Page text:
On the 8th of May, the Middle East Treaty Organisation (METO) Project held a side-event with the support of the Irish Ministry of Foreign Affairs called Achieving the Possible: a WMD-free zone in the Middle East. As negotiations at the 2019 NPT PrepCom continued and Iran announced that it is suspending some of its obligations under the 2015 Iran Deal, the issue of how the international community can make progress on this issue, which is pivotal to regional and global security, is becoming increasingly pertinent.
Wael Al Assad, former Representative of the Secretary-General for Disarmament and Regional Security at the League of Arab States, and speaking in a personal capacity, highlighted the need to reframe the debate and change perceptions on the WMD-free zone in the Middle East. He said that there is a need to construct conversations in a positive manner and deconstruct the narrative that this is an initiative launched by the Arabs to disarm Israel. Instead, states should focus on the benefits of co-operation and how the Zone can serve as a platform for regional peace.
Patricia Lewis, from Chatham House in the UK, discussed states’ different approaches to the negotiations of the Zone and where scope for agreement and compromise could be found. She cautioned that, of course, there were disagreements over core issues such the role of the NPT, the responsibilities of depositories in negotiations and whether negotiations should be contingent on improvements in regional security or not. Nevertheless, she noted that all approaches to negotiations affirm the 1995 Resolution, the need for states to freely arrive at a decision and consensus. Similarly, she saw possible compromise on building technical capacity and engaging civil society in the region and the role of the UN Secretary-General in the process. She suggested that the UN could establish a regional disarmament centre that could help with the process.
Tariq Rauf, former head of IAEA Safeguards, discussed the dynamics behind the UN Resolution calling for the convening of a Conference on the Zone in November 2019. In October 2018 at the UN General Assembly, 103 states voted for the Resolution that called for the Conference, while 71 abstained and three states voted against the Resolution. He suggested that the UN route could be helpful in avoiding a repeat of 2015 in which the WMD-free zone was blamed for the failure of that year’s NPT Review Conference. He discussed the importance of the METO Project’s work and hoped the Conference can draw inspiration from their Draft Treaty.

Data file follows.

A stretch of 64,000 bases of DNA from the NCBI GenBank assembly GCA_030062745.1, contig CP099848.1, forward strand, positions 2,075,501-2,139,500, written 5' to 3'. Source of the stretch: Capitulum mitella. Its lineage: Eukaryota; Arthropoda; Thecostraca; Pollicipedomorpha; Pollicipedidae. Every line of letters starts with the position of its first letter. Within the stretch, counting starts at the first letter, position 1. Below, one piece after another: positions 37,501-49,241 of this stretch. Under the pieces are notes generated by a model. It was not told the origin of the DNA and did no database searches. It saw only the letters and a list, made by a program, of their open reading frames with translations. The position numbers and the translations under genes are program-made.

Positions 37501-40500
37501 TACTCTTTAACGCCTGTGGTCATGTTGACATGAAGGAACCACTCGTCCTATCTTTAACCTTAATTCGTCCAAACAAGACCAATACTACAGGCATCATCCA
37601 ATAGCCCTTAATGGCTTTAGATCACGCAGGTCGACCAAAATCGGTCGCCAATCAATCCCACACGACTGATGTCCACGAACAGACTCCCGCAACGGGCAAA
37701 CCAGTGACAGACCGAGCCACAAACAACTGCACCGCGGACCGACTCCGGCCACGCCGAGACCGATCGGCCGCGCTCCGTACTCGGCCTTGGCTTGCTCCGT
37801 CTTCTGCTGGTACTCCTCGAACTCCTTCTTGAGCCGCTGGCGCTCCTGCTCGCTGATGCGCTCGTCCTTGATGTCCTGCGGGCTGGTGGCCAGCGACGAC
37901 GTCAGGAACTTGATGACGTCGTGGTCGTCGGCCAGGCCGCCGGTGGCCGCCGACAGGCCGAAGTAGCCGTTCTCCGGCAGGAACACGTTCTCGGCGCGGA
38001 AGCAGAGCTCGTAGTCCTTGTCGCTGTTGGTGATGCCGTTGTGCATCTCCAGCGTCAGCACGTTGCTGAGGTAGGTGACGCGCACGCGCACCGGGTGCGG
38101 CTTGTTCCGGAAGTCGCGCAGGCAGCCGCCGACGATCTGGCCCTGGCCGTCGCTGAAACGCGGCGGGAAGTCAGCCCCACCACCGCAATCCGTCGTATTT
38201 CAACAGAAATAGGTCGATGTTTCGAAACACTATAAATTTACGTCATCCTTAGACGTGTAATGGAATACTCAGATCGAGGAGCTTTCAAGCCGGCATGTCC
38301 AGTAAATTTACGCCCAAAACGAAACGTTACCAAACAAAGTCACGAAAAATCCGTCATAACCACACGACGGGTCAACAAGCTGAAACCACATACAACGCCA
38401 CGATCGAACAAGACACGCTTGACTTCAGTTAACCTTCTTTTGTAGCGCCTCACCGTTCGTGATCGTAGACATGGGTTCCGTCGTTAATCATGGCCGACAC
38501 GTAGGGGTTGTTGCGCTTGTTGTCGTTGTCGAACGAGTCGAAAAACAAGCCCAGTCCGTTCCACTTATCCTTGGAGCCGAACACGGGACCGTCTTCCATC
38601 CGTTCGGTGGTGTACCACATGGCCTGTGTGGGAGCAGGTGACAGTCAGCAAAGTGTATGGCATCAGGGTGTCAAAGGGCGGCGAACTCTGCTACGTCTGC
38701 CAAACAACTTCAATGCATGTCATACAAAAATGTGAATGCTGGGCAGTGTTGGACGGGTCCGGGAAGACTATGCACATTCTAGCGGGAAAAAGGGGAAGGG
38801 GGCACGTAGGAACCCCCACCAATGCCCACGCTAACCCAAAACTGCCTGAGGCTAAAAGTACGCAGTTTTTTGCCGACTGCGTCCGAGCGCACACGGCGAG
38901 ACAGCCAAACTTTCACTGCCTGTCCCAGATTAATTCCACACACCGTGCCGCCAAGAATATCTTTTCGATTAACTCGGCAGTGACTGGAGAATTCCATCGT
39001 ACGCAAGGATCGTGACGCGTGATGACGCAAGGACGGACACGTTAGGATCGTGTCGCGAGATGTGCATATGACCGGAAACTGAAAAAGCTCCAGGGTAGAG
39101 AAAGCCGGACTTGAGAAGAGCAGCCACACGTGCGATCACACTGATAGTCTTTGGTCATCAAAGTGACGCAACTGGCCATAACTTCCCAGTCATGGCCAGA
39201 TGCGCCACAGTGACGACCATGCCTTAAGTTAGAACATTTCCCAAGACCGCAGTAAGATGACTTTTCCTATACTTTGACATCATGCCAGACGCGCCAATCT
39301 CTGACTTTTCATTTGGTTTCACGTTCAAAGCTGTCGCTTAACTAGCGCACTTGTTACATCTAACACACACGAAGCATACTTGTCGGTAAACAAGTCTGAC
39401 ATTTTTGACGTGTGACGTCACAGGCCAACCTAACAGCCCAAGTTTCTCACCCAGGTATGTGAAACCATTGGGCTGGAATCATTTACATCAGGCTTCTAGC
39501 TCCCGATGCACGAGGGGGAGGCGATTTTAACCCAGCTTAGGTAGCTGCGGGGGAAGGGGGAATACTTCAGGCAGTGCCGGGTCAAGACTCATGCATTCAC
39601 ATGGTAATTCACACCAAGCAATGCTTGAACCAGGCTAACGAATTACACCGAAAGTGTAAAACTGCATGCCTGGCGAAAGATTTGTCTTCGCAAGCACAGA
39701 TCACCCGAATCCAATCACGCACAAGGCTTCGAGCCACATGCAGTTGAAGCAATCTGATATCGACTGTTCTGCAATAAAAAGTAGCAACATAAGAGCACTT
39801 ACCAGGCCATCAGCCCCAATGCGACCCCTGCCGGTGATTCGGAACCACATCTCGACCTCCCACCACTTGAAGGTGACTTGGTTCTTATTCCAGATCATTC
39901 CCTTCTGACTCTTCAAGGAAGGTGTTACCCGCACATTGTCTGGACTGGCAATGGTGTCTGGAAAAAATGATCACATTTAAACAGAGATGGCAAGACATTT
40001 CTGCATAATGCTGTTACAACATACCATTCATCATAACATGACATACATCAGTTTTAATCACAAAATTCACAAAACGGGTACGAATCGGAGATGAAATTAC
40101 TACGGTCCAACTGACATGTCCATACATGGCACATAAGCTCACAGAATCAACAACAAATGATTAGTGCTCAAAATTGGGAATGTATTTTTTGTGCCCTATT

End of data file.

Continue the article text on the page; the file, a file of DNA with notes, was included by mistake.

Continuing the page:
Emad Kiyaei of the METO Project outlined its purpose. He agreed that there is a need for new and innovative thinking on this issue arguing that the creation of a WMDFZ in the Middle East is in everyone’s common interest. He said that the largest obstacle is the lack of political will and documents for states to work around. Thus, the METO Project has created an evolving, iterative Treaty for consultation. This draws on previous Treaties including those of other nuclear-weapon-free zones, the Treaty on the Prohibition of Nuclear Weapons, and the JCPOA, Iran Deal which successfully linked the UN and international support to the agreement. In addition to this, the METO Project is a forum for discussion on the Zone in the region. He outlined the importance of discussion being led by people from the region.
Sharon Dolev, also of the METO Project, further outlined its thinking. She expanded on the need to engage civil society in the region and the particular importance of Israel. She said that there is scope for changing Israeli public perception of nuclear weapons, the main challenge is that Israeli civil society does not focus on this issue currently. Rather than focusing on whether peace in the Middle East needs to come before the Zone, conversations in Israel should focus on what is possible. She said that there are good reasons to be worried about a nuclear arms race in the Middle East and called for states to talk with the Middle East, not about the Middle East when approaching the Zone. In doing so, she called for increased support for civil society efforts to raise awareness on the Zone and for more work on building support for the initiative.
The speeches were followed by a lively Q&A session in which a number of distinguished delegates involved with the November Conference praised the initiative. Sima Sami Bahous, the Jordanian Ambassador to the UN in New York and Chair of the November conference, emphasised the open and cooperative nature of the Conference in making progress towards the Zone. She stated that Jordan had already begun extensive consultations with a number of states, saying that all decisions would be taken by consensus and with the agreement of all states in the region. Participants praised the importance of having open-ended texts for creating discussions and the positive and constructive manner in which the METO Project is working to achieve the possible and create a WMD-free zone in the Middle East.
More information about the METO Project and its Draft Treaty can be found on their website: www.wmd-free.me